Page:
The conservative firebrand believes that any bill to deal with the unaccompanied migrant children at the border must also include language to stop a 2012 immigration directive from President Barack Obama – a proposal unlikely to go anywhere in the Democratic-controlled Senate.

The senator’s spokesperson told Politico that ending the White House’ deferred action plan is now Cruz’s “top priority.”

There are two broad angles to this: the policy and the politics. Cruz, true to form, is managing to screw up both.

Substantively, the far-right Texan, who’ll presumably find some allies in his new crusade, is pushing for unnecessary deportations for no particular reason. Remember, at issue here are two very different groups of young immigrants: one is the recent influx of unaccompanied migrant children from Central America; the other is the group of undocumented youths known as Dream Act kids – or “Dreamers” – who’ve been living, working, and studying in the United States for most of their lives.

This latter group is protected against deportation by President Obama’s Deferred Action for Childhood Arrivals (DACA) policy, unveiled two years ago. Cruz’s “top priority” is to identify these young people, for whom the United States is the only country they’ve ever known, and kick them out of the country. Indeed, the Texas Republican is saying any solution to the humanitarian crisis involving the migrant children must undo the DACA policy.

For the far-right, DACA is to blame for the recent influx, which makes mass deportations necessary. Reality paints a very different picture.

As for the politics, Cruz’s new “top priority” does Democrats a favor: it gives Dems something to rally against, while reminding the public that many Republicans are pushing an aggressive and unpopular anti-immigrant campaign.

If the American mainstream opposed the Dream Act, this might be a smarter move, but all available evidence suggests the exact opposite: the Dream Act has traditionally been a bipartisan policy, and there’s no public appetite to kick these young people out.

If Democrats are really lucky, Cruz will rally the right to his cause.


By: Steve Benen, The Maddow Blog, July 17, 2014

July 18, 2014 Posted by | Deportation, Humanitarian Crisis, Ted Cruz | , , , , , , | Leave a comment

“Who Are We, Anyway?”: A Moral Issue Of How We Choose To Define Ourselves As A Country

Something extraordinary is happening at our southern border. Thousands of children, most unaccompanied by adult relatives, are crossing from Mexico and immediately turning themselves in to the Border Patrol. They come principally from Guatemala, El Salvador and Honduras.

What must be going on in those countries that impels their most precious legacy, their children, to make such a journey? What are we, as a nation, going to do about it?

Reports from Central America center on two issues: poverty and gang violence. Poverty in that region is not new, nor has it ever been the stimulus for a mass migration of children. Gang violence has increased, driven in part by the trade in illegal drugs and perhaps by some success in Mexico in confronting drug gangs.

The more important question is what we’re going to do about it? Texas Governor Perry advocates a military response, perhaps by the National Guard. What exactly does he anticipate that the National Guard would do? Are they supposed to shoot at children as they cross a bridge or a river? Doesn’t sound right to me.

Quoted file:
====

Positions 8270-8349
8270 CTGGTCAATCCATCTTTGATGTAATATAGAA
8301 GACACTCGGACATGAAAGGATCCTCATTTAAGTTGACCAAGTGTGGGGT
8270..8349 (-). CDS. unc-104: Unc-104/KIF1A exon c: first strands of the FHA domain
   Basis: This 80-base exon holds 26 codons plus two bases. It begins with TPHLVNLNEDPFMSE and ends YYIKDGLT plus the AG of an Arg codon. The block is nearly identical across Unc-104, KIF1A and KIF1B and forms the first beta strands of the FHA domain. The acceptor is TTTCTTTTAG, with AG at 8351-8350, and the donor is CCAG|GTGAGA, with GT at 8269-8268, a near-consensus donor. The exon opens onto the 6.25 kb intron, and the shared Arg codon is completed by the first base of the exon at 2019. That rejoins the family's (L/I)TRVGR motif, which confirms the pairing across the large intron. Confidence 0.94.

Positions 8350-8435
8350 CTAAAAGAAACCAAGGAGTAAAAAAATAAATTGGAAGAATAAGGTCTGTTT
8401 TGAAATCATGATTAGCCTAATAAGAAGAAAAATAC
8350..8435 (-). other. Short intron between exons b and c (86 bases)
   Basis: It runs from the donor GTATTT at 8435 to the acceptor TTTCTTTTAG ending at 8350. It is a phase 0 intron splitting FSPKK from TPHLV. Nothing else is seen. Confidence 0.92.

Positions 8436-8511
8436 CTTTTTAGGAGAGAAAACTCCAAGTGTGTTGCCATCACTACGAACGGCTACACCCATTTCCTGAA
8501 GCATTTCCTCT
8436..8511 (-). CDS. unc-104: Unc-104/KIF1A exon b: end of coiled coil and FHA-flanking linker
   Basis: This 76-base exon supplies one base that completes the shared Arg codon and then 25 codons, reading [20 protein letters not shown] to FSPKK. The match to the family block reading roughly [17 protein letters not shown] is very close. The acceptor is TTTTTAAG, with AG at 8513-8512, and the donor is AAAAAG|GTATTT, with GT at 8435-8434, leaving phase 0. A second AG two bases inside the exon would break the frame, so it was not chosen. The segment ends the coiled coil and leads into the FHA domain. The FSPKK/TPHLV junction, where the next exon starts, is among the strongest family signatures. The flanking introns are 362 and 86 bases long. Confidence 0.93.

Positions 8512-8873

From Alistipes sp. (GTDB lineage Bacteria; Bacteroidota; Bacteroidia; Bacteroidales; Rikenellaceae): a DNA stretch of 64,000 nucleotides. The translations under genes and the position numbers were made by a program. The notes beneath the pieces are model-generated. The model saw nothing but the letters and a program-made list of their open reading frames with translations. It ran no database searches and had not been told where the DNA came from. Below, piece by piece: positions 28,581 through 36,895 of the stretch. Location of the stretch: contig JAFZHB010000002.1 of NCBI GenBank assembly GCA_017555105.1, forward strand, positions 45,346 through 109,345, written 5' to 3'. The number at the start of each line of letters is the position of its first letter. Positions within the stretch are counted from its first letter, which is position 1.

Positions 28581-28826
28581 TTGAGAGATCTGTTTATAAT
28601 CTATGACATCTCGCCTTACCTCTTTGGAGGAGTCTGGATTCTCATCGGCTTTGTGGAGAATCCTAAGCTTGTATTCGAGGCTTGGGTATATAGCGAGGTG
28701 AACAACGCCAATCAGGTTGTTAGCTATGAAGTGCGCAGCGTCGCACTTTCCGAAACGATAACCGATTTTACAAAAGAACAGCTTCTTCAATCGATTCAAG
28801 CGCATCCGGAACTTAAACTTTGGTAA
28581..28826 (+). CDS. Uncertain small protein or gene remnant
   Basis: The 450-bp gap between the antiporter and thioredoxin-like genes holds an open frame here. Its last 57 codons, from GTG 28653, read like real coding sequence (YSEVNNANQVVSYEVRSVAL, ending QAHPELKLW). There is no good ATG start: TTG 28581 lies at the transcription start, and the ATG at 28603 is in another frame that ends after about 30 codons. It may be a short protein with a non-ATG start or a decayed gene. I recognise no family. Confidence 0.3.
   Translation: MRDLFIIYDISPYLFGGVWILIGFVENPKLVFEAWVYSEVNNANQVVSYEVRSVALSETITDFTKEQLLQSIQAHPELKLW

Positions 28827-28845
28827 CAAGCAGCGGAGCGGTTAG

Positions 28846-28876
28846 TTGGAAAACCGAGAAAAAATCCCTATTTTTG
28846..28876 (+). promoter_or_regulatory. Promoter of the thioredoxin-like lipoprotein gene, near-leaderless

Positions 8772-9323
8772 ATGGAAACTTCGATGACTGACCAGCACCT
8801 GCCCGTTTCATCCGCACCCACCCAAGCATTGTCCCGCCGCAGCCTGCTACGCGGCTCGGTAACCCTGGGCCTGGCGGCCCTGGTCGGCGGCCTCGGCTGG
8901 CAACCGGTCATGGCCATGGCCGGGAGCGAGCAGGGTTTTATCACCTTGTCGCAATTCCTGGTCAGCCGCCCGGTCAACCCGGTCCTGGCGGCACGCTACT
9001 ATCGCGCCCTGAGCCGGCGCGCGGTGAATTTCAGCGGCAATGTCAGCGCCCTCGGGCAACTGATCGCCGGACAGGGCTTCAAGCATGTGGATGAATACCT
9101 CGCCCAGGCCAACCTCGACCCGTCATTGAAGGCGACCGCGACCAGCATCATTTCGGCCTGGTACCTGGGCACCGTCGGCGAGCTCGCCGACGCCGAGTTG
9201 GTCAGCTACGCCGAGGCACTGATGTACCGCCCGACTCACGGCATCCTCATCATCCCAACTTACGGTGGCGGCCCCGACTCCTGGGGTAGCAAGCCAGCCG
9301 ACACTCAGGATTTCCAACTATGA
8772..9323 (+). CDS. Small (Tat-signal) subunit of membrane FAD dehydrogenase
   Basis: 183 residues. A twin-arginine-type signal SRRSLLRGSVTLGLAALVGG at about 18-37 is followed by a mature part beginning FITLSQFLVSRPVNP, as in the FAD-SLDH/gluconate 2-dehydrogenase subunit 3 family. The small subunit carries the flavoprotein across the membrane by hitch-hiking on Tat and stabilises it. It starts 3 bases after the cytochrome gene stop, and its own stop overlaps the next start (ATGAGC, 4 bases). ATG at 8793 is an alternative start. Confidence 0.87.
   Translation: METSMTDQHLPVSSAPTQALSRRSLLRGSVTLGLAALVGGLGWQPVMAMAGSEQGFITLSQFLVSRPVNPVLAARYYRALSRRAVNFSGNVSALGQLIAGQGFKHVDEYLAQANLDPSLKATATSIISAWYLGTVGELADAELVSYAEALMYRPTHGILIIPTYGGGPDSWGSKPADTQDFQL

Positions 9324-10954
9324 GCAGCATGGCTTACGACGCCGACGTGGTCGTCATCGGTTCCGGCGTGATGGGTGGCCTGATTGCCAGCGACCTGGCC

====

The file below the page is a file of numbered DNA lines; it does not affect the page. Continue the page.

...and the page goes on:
The Administration’s response to the problem is financial and legal. Appropriate 3.7 billion dollars to house these children until their cases can be heard by a (hopefully more efficient) adjudication process to determine whether each child is legitimately a refugee. But there aren’t lawyers to represent most of these children, so the legal process is likely to be a farce.

Some in Congress want to change the applicable laws to make it easier to expel these children without a legal process. I suppose such a course might relieve the government of some costs, but does such a policy square with our values?

The arrival of large numbers of children on our doorstep is not a physical menace to us. Nor is it an unsustainable financial burden. It is not a legal or bureaucratic matter either. Instead, it is a moral issue of how we choose to define ourselves as a country.

We need to move these children out of mass holding pens and into homes of people who will care for them and raise them. Then we can let the legal process grind away.


By: Joseph B. Kadane, Leonard J. Savage University Professor of Statistics and Social Sciences, Emeritus, at Carnegie Mellon University; The Huffington Post Blog, July 17, 2014

July 18, 2014 Posted by | Border Crisis, Immigration Reform, Poverty | , , , , , , | Leave a comment

“Calling It What It Is”: Holder Sees Racism In Obama Opposition — He’s Right

Right-wing pundits are jumping all over Attorney General Eric Holder for daring to suggest on Sunday that “racial animus” plays a role in the “level of vehemence” that’s been directed at President Obama. They’re denouncing him for “playing the race card” and “stoking racial divisions.”

Who do they think they’re fooling?

The rhetoric is what’s hateful. Calling people out for it is not.

The racism Holder described has been obvious since the 2008 campaign, when Obama was portrayed as someone who was not a “real American” — a Muslim, a Kenyan, a communist, even a terrorist sympathizer.